Defense contractor Lockheed Martin is heading a group of companies that appears set to take over management of the facility that holds the United Kingdom's arsenal of nuclear-tipped Trident missiles, the Scotland Sunday Herald reported (see GSN, Nov. 1, 2010).
The Royal Naval Armaments Depot at Coulport, Scotland, houses, maintains and dispatches for deployment in excess of 200 Trident nuclear missiles. The Vanguard-class submarines that carry the missiles are based eight miles away at Faslane. Coulport and Faslane are part of Her Majesty's Naval Base Clyde.
The recently established ABL umbrella group is expected to receive a 15-year management contract for the depot, according to a British Defense Ministry document obtained by the newspaper. The deal should be completed in August, and the management switch is due to occur next February, the document states.
Defense officials determined that they would gain greater value by ending government management of the facility.
"The decision to outsource this work has been taken to ensure that these high standards and critical skills are maintained and sustained into the future," said Conservative Party lawmaker Peter Luff.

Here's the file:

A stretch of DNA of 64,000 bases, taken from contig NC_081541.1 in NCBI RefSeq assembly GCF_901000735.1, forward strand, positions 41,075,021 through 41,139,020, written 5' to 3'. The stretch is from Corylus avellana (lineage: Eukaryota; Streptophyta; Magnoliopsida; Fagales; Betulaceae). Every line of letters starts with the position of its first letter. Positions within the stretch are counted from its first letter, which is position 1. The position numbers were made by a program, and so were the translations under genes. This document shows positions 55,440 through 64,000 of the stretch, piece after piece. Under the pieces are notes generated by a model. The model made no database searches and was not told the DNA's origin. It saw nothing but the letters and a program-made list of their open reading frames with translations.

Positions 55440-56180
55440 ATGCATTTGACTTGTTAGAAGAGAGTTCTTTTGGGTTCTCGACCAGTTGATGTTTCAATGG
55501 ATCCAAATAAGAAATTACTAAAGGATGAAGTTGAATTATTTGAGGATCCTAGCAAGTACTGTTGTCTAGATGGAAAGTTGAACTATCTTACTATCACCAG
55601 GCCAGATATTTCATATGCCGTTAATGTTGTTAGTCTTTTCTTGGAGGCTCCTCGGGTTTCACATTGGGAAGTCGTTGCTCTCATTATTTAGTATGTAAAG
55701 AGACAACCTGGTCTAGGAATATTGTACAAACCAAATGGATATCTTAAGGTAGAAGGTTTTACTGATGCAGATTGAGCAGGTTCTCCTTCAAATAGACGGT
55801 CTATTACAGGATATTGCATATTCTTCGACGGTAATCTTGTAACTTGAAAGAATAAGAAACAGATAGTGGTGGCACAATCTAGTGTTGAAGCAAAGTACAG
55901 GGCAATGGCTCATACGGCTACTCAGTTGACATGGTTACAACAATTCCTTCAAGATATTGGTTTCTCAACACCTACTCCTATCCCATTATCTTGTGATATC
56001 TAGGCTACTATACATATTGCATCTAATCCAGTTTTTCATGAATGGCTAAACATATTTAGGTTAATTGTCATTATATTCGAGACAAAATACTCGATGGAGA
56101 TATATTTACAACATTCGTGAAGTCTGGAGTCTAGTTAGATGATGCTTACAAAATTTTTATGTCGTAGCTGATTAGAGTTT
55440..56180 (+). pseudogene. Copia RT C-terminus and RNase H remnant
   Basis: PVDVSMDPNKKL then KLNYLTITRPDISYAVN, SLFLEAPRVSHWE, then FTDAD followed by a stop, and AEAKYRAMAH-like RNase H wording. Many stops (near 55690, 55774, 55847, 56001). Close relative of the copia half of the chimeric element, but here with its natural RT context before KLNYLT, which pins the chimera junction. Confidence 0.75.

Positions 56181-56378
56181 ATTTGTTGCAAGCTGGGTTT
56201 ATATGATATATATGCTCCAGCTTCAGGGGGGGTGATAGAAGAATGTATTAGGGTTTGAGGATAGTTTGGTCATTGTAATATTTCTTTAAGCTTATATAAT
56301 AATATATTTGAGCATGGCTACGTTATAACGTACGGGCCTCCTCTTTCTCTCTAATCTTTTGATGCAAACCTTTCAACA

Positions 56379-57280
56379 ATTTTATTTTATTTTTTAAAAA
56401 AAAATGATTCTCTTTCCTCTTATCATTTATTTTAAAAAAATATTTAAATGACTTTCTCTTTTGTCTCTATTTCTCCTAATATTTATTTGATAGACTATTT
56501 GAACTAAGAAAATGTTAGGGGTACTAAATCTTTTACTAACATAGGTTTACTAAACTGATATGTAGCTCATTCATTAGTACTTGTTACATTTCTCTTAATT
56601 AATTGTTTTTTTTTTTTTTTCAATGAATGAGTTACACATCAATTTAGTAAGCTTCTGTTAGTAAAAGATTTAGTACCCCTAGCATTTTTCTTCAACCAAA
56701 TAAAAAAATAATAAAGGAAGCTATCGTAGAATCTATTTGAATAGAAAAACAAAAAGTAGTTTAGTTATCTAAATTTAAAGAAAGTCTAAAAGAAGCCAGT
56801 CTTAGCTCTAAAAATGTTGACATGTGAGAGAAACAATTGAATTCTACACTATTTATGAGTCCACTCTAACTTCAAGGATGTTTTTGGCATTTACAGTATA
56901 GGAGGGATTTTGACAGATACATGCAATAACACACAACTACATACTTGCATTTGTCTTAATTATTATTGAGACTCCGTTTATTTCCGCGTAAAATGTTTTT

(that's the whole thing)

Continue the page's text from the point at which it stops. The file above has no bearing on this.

The looming move faces opposition from the Scottish National Party, along with labor groups and nonproliferation advocates. Scottish National Party defense spokesman Angus Robertson argued against allowing a private entity to have any level of control over nuclear weapons.
“Weapons of mass destruction are the most sensitive areas of military technology and should not be put in private hands,” he said. “The SNP opposition to the nuclear fleet is absolute, but as long as Trident and nuclear missiles remain on the Clyde, their security must be absolute and U.K. ministers should reconsider their decision to give responsibility to companies outwith the country.”
The Defense Ministry document says the consortium will head up “processing, handling, and storage” of nuclear warheads and Trident missiles, as well as “dockside handling,” “explosive handling,” “radiological safety” and “nuclear emergency response."
Meanwhile, the Defense Ministry "will remain in overall charge, with naval base commander (Clyde) retaining overall responsibility for nuclear activities, explosive safety policy, security and emergency management planning, including retention of the incident commander role in response to all contingency scenarios," according to the document.
Countered Scottish Campaign for Nuclear Disarmament Coordinator John Ainslie: “Nuclear safety will be compromised as the [Defense Ministry tries] to cut corners at Coulport. The ministry may continue to be responsible for safety but they won’t have enough people to carry out this role" (Rob Edwards, Sunday Herald, May 29).